It certainly is their right to be present as you and the inspector go through their home. However, if they are in a defensive mood, it may add tension to the situation. Out of professional courtesy, the listing agent can try to arrange for the seller to be absent. On the other hand, they can sometimes be a great source of information about the condition and maintenance of the property.
By all means! The purpose of the home inspection is to provide information and clarity. If there is something that you don’t understand, the inspector will be glad to work with you until the issue is fully explained.
Not without your written approval. Typically an initialed clause in the inspection contract will allow us to send the report to whomever you wish. The report is your property and is for your use solely. If you wish to share it with your real estate team, you must authorize the inspector to distribute it.
Again, the inspection report is your property and if you care to share it with them, that is your privilege. If you have an amicable relationship with the sellers, it may be a quick way of informing them of the things you would like to have repaired or improved. However, it is typical to incorporate the report into your own list of items that you will use to negotiate the purchase price.
Please remember that the inspector is only authorized to do a visual inspection of accessible areas of the property. They cannot cut access holes into the walls or move furniture to reveal hidden defects. If a serious problem is found in an area that was available to the inspector, you may request a refund of the inspection fee. If this does not satisfy you, you may request an arbitration hearing to air your grievances.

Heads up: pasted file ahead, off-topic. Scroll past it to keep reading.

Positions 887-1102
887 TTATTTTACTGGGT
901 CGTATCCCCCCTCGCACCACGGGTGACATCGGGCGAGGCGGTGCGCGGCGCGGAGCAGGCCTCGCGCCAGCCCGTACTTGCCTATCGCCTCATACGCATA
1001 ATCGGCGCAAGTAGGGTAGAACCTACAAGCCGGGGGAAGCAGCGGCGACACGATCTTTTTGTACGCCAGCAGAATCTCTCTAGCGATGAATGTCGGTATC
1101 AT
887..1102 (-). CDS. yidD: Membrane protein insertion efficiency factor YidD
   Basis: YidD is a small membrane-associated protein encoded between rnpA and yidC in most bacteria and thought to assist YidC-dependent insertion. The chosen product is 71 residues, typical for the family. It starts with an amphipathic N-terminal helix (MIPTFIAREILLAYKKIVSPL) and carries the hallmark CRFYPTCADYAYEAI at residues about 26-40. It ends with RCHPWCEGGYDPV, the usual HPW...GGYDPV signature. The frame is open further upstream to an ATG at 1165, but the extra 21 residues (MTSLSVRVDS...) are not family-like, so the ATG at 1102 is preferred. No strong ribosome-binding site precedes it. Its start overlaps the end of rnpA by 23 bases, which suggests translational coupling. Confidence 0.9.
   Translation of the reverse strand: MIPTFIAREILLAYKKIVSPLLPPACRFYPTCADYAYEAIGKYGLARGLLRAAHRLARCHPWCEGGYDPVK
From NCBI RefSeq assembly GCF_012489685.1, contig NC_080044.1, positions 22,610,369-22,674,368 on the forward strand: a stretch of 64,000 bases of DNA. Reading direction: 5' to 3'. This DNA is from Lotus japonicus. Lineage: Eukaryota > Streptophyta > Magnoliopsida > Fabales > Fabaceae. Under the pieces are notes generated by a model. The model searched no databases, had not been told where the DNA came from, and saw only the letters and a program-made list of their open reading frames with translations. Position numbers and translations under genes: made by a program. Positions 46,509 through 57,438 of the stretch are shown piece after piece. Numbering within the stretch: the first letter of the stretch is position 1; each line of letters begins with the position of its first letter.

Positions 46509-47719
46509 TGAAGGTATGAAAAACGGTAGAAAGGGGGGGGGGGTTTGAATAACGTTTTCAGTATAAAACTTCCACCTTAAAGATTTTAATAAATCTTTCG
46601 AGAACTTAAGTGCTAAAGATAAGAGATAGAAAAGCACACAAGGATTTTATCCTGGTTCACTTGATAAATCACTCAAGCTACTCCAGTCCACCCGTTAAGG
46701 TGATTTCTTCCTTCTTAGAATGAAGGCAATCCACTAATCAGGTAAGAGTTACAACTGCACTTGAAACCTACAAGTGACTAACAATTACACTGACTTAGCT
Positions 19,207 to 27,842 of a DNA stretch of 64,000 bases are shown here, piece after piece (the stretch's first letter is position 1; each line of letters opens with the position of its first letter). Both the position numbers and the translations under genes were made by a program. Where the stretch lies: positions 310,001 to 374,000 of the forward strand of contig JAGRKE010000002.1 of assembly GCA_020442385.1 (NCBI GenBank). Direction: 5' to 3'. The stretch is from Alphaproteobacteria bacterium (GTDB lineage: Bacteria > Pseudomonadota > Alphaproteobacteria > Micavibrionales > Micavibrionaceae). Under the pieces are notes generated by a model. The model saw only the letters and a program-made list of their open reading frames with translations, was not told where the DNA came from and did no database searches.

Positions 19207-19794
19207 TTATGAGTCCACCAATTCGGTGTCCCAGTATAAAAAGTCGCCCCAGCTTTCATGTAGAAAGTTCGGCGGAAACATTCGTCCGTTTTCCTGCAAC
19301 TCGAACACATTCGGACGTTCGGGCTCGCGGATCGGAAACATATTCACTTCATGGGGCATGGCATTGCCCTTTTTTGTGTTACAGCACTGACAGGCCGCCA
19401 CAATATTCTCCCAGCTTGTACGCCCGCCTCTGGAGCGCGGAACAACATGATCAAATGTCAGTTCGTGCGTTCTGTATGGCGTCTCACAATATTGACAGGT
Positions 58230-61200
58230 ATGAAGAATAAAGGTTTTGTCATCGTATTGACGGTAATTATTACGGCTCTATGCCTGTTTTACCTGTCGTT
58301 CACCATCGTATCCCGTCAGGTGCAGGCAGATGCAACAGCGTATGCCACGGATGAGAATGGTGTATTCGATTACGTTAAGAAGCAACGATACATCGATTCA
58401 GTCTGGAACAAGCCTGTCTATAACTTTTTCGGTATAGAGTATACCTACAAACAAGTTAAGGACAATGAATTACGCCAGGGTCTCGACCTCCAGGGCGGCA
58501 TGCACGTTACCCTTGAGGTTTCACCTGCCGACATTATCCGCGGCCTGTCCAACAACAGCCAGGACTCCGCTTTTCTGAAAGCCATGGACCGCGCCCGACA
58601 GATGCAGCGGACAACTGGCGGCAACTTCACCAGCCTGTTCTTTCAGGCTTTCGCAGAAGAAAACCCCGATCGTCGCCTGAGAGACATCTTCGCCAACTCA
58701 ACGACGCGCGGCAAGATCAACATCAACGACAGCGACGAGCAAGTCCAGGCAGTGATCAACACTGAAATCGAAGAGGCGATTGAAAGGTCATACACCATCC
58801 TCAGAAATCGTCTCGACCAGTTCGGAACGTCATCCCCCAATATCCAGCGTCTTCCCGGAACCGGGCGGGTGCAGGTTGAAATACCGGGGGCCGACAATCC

Yes, most companies will gladly do this for a reduced fee. Indeed, this may be a wise thing to do if certain ‘suspicious’ areas of the property were not fully accessible due to furniture or stored items. If some major repair was required, you may wish to have the inspector check it before you proceed. For new construction, some systems may not have been completely installed and tested at the first inspection. In both cases, if the second home inspection is caused by the negligence or delay on the part of the seller, you may ask that they pay the inspection fee.
Only if the roof is accessible with an approved ladder and conditions are considered safe should an inspector walk on the roof. Obviously, snow or rain on a pitched roof are not considered safe conditions on which to walk. Because of their brittle nature, wood shingles, slate and tile roofs are prone to damage if walked on. If there is a suspicious detail on the roof that causes concern, most inspectors will climb a ladder up to the eaves to get a closer look.